Levi's on Thursday reported that fourth quarter net revenue fell 2% to $1.6 billion and full year net revenue grew 3%. Gross margins in the quarter expanded by 110 basis points, reflecting lower sales to the off-price channel and the benefit of price increases, and were flat for the year, according to a company press release.
Net income in the quarter fell 2% as adjusted net income fell 9%, "both reflecting lower non-operating income." For the year, net income grew 39%, as adjusted net income grew 9%, the company also said.
The company's hopes for growth in Asia were challenged by unrest in Hong Kong and the outbreak of the coronavirus in Mainland China, the company said. To protect workers, the company temporarily closed about half its fleet in China, which presumably includes a newly opened store in Wuhan, the epicenter of the disease, and stopped employee travel in and out of the country, CEO Chip Bergh told analysts Thursday.
Since going public last year, Levi's is making good on a brand pivot that leverages its status as an American icon while meeting demands for personalization and customization and boosting direct sales through e-commerce.
A key to its effort to fight U.S. consumers' preference for lower-priced denim, the company has pulled away from selling through off-price stores. That helped boost margins in the fourth quarter, when inventory was also stabilized.
The company sees high potential in both Europe and Asia, with plans to accelerate growth in mainland China in 2020. Asia delivered 1% net revenue growth in the fourth quarter, and Bergh noted that Mainland China represents 3% of the company's business. The Wuhan store, opened in October, is Levi's largest in China, at just over 7,500 square feet on three levels, and features the brand's signature tailor shop and local Wuhan art.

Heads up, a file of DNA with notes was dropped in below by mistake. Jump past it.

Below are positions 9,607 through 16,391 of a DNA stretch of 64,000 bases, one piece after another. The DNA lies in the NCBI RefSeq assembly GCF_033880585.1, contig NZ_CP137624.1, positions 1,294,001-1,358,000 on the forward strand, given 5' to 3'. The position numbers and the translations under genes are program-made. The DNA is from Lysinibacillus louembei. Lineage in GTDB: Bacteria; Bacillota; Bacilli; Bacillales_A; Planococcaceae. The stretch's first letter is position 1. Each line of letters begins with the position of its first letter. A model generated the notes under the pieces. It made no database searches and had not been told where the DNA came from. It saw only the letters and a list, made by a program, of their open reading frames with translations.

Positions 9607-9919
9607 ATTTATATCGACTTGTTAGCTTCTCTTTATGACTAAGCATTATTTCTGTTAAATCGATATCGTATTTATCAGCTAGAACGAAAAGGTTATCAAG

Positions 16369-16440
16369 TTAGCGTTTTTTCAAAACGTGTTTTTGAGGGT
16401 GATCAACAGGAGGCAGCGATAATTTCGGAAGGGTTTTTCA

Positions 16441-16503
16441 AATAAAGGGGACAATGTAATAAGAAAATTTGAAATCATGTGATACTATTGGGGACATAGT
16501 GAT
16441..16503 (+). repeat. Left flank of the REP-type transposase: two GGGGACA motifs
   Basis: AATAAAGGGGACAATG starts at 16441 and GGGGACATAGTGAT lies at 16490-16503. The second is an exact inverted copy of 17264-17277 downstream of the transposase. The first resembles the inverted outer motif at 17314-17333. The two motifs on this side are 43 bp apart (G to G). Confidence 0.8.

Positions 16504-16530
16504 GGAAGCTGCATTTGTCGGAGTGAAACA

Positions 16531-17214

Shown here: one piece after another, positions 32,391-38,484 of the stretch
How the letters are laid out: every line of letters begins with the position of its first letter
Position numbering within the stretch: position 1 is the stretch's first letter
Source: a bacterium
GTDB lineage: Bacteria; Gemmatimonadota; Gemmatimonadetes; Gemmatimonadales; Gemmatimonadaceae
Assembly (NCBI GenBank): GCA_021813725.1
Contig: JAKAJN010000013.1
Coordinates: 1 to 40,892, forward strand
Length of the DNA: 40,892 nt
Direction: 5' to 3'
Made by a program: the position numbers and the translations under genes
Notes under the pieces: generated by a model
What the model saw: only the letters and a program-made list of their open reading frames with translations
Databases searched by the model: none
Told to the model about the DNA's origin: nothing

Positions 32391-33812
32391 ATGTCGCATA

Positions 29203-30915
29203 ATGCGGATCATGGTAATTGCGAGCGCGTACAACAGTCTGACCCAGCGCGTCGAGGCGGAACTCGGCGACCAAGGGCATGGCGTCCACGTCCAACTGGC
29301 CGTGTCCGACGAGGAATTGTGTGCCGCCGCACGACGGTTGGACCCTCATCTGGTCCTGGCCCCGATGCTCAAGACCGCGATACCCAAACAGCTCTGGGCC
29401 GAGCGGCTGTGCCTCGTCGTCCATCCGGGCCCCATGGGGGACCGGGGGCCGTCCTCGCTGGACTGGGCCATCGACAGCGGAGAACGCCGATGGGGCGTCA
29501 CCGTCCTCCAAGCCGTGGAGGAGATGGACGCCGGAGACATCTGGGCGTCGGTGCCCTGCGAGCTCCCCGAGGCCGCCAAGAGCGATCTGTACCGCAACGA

Levi's joins several other U.S. and global retailers in shuttering stores in China and banning travel, including Ikea, LVMH, Starbucks, McDonald's and Uniqlo, and airlines are cutting flights, according to a report from Coresight Research emailed to Retail Dive. Fortunately, the disease has a lower mortality rate than even the flu in the U.S., but it's unclear when the outbreak will be contained, according to the report.
In any case, Levi's growth ambitions in the country are still on track, Bergh told analysts, though the company listed the effects of the outbreak as uncertain in its 10K filing to the Securities and Exchange Commission. Bergh said the company expects to report on that more fully when it releases its first quarter results.
"[T]his will put a damper on our growth in China in the near term," he said. He added that, "December was a very strong month, and then the virus had a significant impact to our business in January. It's really unfortunate how the outbreak of the recent virus has been impacting people's lives, especially during the Chinese New Year. We're taking this seriously and responsibly, with our top priority being our people and our business partners."